Studio Solo Practice

I solo practiced at the studio yesterday! First time in 7 months. With talk of competing again in early 2021, 2021 being only three months away, AND only one lesson a week on the books for the foreseeable future, I thought it was time to get back into the solo practice habit.

It was also the first time I’ve solo practiced in Teacher’s new studio. I was spoiled at my old studio. I was allowed to come and go as I pleased, day or night, seven days a week. Now it takes more coordination to make sure the studio will be open and there won’t be more than one other lesson happening. Unfortunately, my usual Sunday mornings are no longer an option.

Saturday afternoon wasn’t a bad alternative. Although I did find myself getting a little restless waiting for my appointed time. I ended up working out for an hour before heading to the studio.

Along with time adjustments, there were necessary space adjustments that had to be made. My old studio was huge, as you can see from this throwback post I shared a couple weeks ago:

Practically every studio in the area is smaller in comparison. I’ve had enough lessons at the new place to have a feel for it, but then there was also the matter of a private lesson happening while I was practicing. So in order to keep a respectful and safe distance, I basically worked with one wall.

All those logistics didn’t stop me from getting a good practice in!

I had a moment after arriving and putting on my dance shoes when I looked at myself in the mirror and thought “Ok, I’m here. Now what?” My solo practice skills were rusty.

I returned to the tried and true framework in The Solo Practice Guide for Ballroom Dancing.

In case you’re new to me, the Solo Practice Guide is a book I published over two years ago, designed to be the ultimate practice guide for the adult ballroom dancer who has a full Life to contend with outside of their ballroom passion. If you’re like me with a job, home and/or family to take care of, then you probably don’t have hours a day to spend in the studio practicing. But you still want to improve your dancing skills so you can fully enjoy everything ballroom dancing has to offer.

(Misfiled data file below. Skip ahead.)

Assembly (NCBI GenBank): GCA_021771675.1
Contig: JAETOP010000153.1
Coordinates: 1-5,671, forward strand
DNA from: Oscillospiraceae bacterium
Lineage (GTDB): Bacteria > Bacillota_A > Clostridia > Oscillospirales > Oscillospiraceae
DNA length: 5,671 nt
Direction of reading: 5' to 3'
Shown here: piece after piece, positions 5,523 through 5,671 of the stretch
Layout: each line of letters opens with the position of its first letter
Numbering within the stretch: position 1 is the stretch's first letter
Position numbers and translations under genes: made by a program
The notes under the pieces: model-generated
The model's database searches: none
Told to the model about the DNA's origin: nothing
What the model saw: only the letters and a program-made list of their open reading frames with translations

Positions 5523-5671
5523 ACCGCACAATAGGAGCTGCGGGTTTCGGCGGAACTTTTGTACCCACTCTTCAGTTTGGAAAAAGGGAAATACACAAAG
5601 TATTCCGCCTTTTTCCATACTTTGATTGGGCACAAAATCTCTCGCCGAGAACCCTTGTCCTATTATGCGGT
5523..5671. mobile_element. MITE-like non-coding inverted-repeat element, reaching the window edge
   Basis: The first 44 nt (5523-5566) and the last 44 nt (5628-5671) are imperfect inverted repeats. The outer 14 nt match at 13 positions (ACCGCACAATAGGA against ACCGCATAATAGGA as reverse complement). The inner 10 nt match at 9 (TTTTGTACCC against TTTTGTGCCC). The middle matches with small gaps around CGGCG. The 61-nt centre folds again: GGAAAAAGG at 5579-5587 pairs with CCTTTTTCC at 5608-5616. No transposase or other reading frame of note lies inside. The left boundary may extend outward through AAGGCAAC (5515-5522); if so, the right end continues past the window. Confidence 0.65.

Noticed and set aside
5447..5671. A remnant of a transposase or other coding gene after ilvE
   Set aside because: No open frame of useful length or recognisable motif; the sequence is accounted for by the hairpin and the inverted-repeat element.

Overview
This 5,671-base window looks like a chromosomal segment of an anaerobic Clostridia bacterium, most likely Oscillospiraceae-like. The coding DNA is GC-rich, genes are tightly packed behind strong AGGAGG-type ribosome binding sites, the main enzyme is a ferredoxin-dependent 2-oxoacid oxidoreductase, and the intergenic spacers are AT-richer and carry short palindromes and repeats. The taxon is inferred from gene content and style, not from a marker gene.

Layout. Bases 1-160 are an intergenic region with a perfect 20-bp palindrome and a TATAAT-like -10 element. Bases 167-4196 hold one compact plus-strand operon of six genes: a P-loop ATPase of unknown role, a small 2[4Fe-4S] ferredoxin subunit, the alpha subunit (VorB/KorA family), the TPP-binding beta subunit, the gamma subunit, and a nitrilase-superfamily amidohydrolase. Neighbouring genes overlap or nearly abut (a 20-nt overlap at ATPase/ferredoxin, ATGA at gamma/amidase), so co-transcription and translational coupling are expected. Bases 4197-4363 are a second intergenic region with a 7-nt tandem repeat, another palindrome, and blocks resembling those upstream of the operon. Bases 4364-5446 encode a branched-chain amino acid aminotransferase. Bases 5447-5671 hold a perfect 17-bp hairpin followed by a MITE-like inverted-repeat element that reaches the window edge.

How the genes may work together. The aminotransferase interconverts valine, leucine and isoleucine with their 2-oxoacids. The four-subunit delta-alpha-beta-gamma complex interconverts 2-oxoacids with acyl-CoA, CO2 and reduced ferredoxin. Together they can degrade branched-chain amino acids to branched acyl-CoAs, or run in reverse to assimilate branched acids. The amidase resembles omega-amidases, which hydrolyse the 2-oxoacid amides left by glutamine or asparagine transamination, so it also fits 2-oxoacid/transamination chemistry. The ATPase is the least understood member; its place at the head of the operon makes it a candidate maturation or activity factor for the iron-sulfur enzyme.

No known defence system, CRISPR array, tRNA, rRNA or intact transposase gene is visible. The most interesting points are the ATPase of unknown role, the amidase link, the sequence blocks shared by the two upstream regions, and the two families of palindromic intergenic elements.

My solution was creating a solo practice framework that was strategic and adaptable. Whether you had 15 minutes or 2 hours every day or only once a week, you could apply the framework to your solo practice time and ensure a productive session.

Start your own solo practice routine with 10% off any Solo Practice Guide product! Use code “freshstart” through the end of October 2020.

I’ve always liked beginning my solo practice session by warming up with some basic steps. As a Smooth dancer, that usually means progressive Waltz steps to get the body in “ballroom” mode. Once the heel leads and rise and fall are awake and active, I’ll move onto my focus rounds.

For this first return to solo practice, I opted for choreo review. I only had an hour before I needed to return home, so I gave myself about 15 minutes to warm up and then 15 minutes each to review Waltz, Tango and Foxtrot.

For Waltz, I continued working on the technique and styling aspects that we’ve been working on in recent private lessons. Since the choreography was more fixed in my mind, I could add these elements easily.

For Tango and Foxtrot, there was a lot more walking through steps as I tried to remember what they were and then referring back to old videos. The focus was choreo review, but that looked a little different for each dance, depending on how much and how well I remembered the routines.

One more “logistical” challenge – I had forgotten how distracting it can be to practice with other people around and how self-conscious it makes me, especially when my own teacher is there giving a lesson. Logically, I know he’s focused on his other students and even if he happened to catch a bit of my practice, it’s not like he’s going to judge or shame me for making a mistake or doing something imperfectly. That’s the whole point of practice!

Still, those inner demons are sneaky buggers and couldn’t care less about logic. I did my best to tune them and the other lesson out, and focus on what I was feeling in my own movement.

At the end of the hour, I had sore knees and a sense of accomplishment. It felt good to be practicing on an actual dance floor again, and even if space was limited, it was still a lot more than I have in my living room!

It certainly isn’t “back to normal”, but like I’ve been writing, pre-pandemic normal is gone. It doesn’t exist anymore. This solo practice session was one more step toward making the best of my new normal.


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